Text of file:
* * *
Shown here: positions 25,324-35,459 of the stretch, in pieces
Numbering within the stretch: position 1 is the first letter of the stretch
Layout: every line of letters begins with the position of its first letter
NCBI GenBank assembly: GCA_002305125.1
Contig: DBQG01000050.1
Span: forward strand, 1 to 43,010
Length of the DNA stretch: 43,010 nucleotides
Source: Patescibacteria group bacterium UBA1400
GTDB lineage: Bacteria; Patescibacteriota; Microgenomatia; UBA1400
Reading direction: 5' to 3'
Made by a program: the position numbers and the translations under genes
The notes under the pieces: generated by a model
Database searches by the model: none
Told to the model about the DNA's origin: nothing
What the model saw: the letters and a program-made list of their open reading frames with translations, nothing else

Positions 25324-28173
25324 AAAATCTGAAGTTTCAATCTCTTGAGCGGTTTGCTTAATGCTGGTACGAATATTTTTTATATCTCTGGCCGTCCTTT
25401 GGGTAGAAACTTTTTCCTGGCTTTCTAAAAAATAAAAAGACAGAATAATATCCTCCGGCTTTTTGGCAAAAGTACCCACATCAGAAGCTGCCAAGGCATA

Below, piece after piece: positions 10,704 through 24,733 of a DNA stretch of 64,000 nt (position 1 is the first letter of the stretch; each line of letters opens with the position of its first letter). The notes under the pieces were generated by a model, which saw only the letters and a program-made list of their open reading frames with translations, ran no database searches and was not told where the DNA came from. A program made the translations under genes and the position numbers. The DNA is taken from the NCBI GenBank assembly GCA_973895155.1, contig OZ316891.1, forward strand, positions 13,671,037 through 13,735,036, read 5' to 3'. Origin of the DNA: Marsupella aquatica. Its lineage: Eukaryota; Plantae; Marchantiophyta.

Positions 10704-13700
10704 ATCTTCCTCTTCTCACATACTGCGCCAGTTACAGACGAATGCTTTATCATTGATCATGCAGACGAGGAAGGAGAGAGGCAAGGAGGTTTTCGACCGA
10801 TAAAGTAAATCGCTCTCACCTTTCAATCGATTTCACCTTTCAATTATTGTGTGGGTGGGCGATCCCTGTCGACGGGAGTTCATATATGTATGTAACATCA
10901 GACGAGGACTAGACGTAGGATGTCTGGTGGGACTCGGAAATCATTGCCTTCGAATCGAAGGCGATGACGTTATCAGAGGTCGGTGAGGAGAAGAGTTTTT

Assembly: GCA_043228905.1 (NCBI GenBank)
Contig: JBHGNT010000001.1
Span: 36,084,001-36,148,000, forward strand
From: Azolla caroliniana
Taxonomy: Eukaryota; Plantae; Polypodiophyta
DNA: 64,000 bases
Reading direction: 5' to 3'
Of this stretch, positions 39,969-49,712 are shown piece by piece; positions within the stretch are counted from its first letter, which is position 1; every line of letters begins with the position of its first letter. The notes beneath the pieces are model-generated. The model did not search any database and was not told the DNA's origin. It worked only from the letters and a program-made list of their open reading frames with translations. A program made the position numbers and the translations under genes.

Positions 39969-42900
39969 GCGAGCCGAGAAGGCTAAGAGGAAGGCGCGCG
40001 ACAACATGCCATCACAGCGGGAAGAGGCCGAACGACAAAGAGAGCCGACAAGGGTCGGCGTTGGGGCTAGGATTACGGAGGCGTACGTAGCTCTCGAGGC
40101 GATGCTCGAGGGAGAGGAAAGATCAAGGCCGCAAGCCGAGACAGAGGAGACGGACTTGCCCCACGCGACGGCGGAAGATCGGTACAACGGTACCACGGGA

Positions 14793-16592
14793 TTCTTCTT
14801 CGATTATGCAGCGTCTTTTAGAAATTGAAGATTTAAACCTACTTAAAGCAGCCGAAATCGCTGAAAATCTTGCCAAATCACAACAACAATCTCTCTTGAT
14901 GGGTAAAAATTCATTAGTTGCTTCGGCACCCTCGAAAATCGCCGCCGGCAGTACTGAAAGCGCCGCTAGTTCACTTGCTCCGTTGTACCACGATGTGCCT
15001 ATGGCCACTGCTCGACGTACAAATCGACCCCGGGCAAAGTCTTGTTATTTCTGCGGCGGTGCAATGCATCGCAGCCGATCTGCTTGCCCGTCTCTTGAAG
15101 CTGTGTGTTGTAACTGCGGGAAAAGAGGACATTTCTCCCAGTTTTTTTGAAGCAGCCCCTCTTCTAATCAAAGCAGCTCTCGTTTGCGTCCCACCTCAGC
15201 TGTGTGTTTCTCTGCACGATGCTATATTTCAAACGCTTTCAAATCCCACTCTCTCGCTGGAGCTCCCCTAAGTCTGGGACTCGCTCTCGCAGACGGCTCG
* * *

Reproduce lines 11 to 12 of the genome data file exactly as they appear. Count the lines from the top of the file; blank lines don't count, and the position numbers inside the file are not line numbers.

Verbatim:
Made by a program: the position numbers and the translations under genes
The notes under the pieces: generated by a model